Breeding Endangered Monarch Butterflies

  Ted releasing our first adult monarch butterfly  

I planted some milkweed in the garden and it's been unexpectedly successful; it's now trying to take over the garden. Every year in early July, monarch butterflies lay eggs there, but to our great disappointment, none ever seem to survive. Apparently they have more predators than we thought, and lots of those are in our garden.

This year, we looked for leaves with eggs and carefully took them inside to a net-enclosed nursery where they could hatch, eat lots and lots of milkweed, molt through five instars, and finally hang themselves from the ceiling in a chrysalis. A week or so later, an adult butterfly emerges.

By season's end we had released seven healthy adult butterflies to find late-summer nectar and prepare themselves for their long (up to 4830 miles!) migration to Mexico.

When we started the project all we knew was that monarchs are having some trouble owing to habitat destruction and the steadily-dwindling supply of milkweed. It's worse than we thought; in July the International Union for Conservation of Nature declared the monarch butterfly endangered.

In our investigations we came upon a series of excellent YouTube videos on this subject by a science teacher named Rich Lund. His fantastic Raising Monarchs series, filled with spectacular close-ups and time-lapse sequences, saved us many mistakes, made this year's project possible, and transformed our oversights into valuable lessons for next year.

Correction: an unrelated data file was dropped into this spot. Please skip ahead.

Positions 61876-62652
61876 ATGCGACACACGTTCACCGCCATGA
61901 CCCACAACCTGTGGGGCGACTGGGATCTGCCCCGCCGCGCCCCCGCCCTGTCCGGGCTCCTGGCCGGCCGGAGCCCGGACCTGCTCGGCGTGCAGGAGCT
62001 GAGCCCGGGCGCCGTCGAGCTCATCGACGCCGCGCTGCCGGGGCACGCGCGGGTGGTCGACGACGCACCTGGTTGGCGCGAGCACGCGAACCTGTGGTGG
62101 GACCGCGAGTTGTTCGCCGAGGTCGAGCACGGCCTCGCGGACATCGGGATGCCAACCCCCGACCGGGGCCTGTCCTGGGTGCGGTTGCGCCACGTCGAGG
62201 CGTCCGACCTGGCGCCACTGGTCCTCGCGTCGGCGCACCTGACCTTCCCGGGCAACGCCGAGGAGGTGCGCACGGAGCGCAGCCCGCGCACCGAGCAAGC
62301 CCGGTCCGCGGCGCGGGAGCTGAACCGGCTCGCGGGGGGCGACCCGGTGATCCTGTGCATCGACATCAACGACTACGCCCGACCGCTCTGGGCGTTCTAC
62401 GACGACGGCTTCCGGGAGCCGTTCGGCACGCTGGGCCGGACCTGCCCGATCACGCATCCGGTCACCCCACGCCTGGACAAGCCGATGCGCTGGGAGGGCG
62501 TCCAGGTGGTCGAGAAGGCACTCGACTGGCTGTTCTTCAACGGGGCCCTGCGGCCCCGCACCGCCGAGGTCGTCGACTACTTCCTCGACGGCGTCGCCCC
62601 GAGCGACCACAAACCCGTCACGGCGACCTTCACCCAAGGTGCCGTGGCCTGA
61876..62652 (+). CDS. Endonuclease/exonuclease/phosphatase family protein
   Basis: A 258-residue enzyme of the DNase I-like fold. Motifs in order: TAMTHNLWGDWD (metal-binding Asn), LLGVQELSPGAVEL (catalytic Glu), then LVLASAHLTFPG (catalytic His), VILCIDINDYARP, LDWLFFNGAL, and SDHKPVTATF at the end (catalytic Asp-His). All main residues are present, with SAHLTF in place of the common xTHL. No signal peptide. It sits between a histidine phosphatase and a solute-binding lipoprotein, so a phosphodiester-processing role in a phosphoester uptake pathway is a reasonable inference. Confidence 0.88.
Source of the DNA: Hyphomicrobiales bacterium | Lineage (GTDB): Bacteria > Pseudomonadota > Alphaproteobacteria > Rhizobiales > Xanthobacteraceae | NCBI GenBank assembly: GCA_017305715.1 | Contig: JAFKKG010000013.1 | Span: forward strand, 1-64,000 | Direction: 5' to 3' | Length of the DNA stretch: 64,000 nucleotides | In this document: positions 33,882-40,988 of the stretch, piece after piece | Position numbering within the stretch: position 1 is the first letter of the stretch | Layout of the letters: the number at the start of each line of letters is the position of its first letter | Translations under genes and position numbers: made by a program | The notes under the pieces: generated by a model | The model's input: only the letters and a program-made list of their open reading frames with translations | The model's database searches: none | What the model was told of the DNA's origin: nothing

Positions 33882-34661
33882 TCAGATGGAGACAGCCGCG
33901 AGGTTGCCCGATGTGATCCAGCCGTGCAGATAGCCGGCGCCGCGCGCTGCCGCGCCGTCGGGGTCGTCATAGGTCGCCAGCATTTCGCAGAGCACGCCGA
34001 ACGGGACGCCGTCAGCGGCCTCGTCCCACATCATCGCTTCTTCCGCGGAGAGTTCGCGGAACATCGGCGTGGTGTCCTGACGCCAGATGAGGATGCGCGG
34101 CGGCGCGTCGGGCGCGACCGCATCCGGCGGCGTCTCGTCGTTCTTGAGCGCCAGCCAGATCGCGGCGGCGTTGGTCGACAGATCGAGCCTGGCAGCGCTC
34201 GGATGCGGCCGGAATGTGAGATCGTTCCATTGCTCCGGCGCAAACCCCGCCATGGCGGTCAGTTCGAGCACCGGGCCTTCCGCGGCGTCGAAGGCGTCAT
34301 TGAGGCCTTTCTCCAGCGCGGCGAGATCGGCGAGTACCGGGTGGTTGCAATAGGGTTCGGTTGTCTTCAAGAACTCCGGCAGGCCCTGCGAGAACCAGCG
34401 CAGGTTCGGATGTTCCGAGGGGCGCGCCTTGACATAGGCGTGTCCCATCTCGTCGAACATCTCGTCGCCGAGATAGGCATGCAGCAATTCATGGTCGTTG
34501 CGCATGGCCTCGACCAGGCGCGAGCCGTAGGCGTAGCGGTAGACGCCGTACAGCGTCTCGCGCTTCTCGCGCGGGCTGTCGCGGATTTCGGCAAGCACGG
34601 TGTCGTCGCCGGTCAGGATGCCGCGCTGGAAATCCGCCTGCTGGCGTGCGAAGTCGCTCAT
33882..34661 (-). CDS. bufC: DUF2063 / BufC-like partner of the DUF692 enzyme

All the pictures are on the following pages. Click the small images to see them larger. Click the left and right arrows under the large images to step through a whole page as a slideshow. For printing or editing, fetch the high-resolution full-size image by clicking the Full-Size link at the bottom right of each large photo.

Individual pages:
1. Milkweed Plantation
2. 16–17 July 2022: Eggs
3. 19 July 2022: New Hatchlings
4. 21–27 July 2022: Very Hungry Caterpillars
5. 28 July 2022: Frass Factory, New Hatchling, 1st Caterpillar J-Hanging
6. 29 July 2022: 1st Chrysalis, 2nd Caterpillar J-Hanging
7. 30 July 2022: 3 Chrysalides and 2 More on the Way
8. 31 July 2022: 5 Chrysalides and a Caterpillar in the Wild
9. 5 August 2022: Chrysalis Darkens…
10. 6 August 2022: 1st Adult Butterfly Emerges
11. 7 August 2022: 2nd and 3rd Emerge
12. 8 August 2022: 4th and 5th Emerge, 6th J-Hangs
13. 9 August 2022: 6th Chrysalis
14. 11–13 August: Hungry Caterpillars, First Casualty
15. 14, 15 August 2022: The Making of the 7th Chrysalis
16. 16, 17 August 2022: 7th Chrysalis Rescued, 8th Emerges
17. 19, 20 August 2022: 6th Adult Emerges
18. 26, 27 August 2022: 7th Adult Emerges, Last Fails

Ted Ruegsegger

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